A 2015 Business Insider article titled, "11 websites to bookmark if you want to get rich" rated The Motley Fool as the #1 place online to get smarter about investing.

"The Motley Fool aims to build a strong investment community, which it does by providing a variety of resources: the website, books, a newspaper column, a radio [show], and [newsletters]," wrote (the clearly insightful and talented) money reporter Kathleen Elkins. "This site has something for every type of investor, from basic lessons for beginners to investing commentary on mutual funds, stock sectors, and value for the more advanced."

Our mission at The Motley Fool is to help the world invest better, so it's nice to receive that kind of recognition. It lets us know we're doing our job.

Whether that's helping the entirely uninitiated overcome their fear of stocks all the way to offering clear and successful guidance on complicated-sounding options trades, we want to provide our readers with a boost to the next step on their journey to financial independence.

Articles and beyond

As Business Insider wrote, there are a number of resources available from the Fool for investors of all levels and styles.

In addition to the dozens of free articles we publish every day on our website, I want to highlight two must-see spots in your tour of fool.com.

For the beginning investor

Investing can seem like a Big Deal to those who have yet to buy their first stock. Many investment professionals try to infuse the conversation with jargon in order to deter individual investors from tackling it on their own (and to justify their often sky-high fees).

But the individual investor can beat the market. The real secret to investing is that it doesn't take tons of money, endless hours, or super-secret formulas that only experts possess.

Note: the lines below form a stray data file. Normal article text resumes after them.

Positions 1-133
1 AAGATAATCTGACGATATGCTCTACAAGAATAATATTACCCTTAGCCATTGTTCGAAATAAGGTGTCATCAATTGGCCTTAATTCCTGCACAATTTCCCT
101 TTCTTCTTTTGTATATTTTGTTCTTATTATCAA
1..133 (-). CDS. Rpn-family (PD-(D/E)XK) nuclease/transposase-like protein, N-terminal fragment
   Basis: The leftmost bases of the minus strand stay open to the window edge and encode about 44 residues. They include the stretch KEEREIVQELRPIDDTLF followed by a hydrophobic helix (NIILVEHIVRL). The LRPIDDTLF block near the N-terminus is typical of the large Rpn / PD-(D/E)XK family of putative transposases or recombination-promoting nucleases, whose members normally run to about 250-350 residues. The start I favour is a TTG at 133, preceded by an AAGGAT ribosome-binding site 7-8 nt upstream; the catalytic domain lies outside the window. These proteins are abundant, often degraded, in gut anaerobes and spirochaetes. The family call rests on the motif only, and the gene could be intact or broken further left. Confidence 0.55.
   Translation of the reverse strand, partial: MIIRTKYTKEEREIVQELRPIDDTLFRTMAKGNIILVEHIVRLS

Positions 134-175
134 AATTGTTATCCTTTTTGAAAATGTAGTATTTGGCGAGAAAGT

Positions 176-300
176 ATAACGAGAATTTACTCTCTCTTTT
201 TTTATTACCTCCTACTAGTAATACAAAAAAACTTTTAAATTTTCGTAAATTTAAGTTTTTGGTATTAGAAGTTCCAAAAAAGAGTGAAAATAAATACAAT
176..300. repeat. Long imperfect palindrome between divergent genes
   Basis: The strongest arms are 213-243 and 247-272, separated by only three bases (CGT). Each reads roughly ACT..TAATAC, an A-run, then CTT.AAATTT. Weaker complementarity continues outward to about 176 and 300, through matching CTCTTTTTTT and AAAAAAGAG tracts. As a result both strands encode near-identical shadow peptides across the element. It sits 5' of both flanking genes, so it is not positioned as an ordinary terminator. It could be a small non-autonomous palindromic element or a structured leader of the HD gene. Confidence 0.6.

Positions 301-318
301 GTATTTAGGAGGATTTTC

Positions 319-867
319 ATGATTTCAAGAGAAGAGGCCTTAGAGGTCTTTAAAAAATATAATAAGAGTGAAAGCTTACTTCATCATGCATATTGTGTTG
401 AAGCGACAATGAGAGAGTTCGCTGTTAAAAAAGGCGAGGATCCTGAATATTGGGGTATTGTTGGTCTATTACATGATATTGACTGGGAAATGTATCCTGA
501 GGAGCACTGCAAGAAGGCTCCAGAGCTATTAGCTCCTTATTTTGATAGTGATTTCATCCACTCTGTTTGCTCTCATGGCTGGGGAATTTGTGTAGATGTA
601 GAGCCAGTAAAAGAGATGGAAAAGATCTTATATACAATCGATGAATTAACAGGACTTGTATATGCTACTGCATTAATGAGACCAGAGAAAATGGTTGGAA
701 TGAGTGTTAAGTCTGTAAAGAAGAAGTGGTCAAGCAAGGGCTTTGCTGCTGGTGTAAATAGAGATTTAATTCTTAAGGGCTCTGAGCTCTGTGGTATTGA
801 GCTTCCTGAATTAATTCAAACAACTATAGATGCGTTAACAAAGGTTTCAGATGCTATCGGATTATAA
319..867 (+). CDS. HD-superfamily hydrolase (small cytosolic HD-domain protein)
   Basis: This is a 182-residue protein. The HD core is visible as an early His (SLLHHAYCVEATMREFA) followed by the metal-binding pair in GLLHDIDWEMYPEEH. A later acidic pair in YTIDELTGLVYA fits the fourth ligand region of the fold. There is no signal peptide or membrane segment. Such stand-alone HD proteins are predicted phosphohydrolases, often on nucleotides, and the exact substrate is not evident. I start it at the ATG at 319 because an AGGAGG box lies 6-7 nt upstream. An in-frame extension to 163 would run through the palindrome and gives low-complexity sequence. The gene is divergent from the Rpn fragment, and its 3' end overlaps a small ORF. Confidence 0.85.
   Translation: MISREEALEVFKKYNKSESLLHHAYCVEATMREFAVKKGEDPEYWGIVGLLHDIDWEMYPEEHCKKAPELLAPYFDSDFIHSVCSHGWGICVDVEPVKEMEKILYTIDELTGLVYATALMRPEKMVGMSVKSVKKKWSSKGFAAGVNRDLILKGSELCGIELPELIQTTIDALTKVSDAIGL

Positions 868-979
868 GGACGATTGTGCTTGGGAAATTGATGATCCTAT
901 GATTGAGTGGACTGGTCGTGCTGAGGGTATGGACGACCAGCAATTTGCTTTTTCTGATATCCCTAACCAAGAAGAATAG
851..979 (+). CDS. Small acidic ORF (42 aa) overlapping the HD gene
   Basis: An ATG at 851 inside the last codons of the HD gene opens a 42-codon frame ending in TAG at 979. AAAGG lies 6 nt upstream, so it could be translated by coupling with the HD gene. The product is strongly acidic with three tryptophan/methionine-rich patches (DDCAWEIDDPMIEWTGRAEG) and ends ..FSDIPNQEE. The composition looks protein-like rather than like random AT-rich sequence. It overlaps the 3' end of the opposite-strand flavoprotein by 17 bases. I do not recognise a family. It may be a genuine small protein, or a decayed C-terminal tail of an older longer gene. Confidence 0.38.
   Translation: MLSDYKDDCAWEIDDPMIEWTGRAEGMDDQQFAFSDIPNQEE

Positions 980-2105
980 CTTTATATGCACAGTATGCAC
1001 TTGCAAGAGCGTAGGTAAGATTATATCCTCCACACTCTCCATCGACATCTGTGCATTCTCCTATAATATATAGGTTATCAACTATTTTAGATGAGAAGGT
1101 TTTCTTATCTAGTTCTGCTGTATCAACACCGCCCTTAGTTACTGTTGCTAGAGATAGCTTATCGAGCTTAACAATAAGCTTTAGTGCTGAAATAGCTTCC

That's why we created a best-selling guide that walks investors-to-be through everything they need to know to get started. And because we're so dedicated to our mission, we've made that available for free.

If you're just starting out (or want to help out someone who is), go to www.fool.com/beginners, drop in your email address, and you'll be able to instantly access the quick-read guide ... for free.

For the listener

Whether it's on the stationary exercise bike or during my daily commute, I spend a lot of time going nowhere. But I've found a way to make that time benefit me.

The Motley Fool offers five podcasts that I refer to as "binge-worthy financial information."

Motley Fool Money features a team of our analysts discussing the week's top business and investing stories, interviews, and an inside look at the stocks on our radar. It's also featured on several dozen radio stations across the country.

The hosts of Motley Fool Answers challenge the conventional wisdom on life's biggest financial issues to reveal what you really need to know to make smart money moves.

David Gardner, co-founder of The Motley Fool, is among the most respected and trusted sources on investing. And he's the host of Rule Breaker Investing, in which he shares his insights into today's most innovative and disruptive companies ... and how to profit from them.

Market Foolery is our daily look at stocks in the news, as well as the top business and investing stories.

And Industry Focus offers a deeper dive into a specific industry and the stories making headlines. Healthcare, technology, energy, consumer goods, and other industries take turns in the spotlight.

They're all informative, entertaining, and eminently listenable ... and I don't say that simply because the hosts all sit within a Nerf-gun shot of my desk. Rule Breaker Investing and Answers contain timeless advice, so you might want to go back to the beginning with those. The other three take their cues from the market, so you'll want to listen to the most recent first. All are available at www.fool.com/podcasts.

But wait, there's more

The book and the podcasts – both free ... both awesome – also come with an ongoing benefit. If you download the book, or if you enter your email address in the magical box at the podcasts page, you'll get ongoing market coverage sent straight to your inbox.

Investor Insights is valuable and enjoyable coverage of everything from macroeconomic events to investing strategies to our analyst's travels around the world to find the next big thing. Also free.

Get the book. Listen to a podcast. Sign up for Investor Insights. I'm not saying that any of those things will make you rich ... but Business Insider seems to think so.


Compare Brokers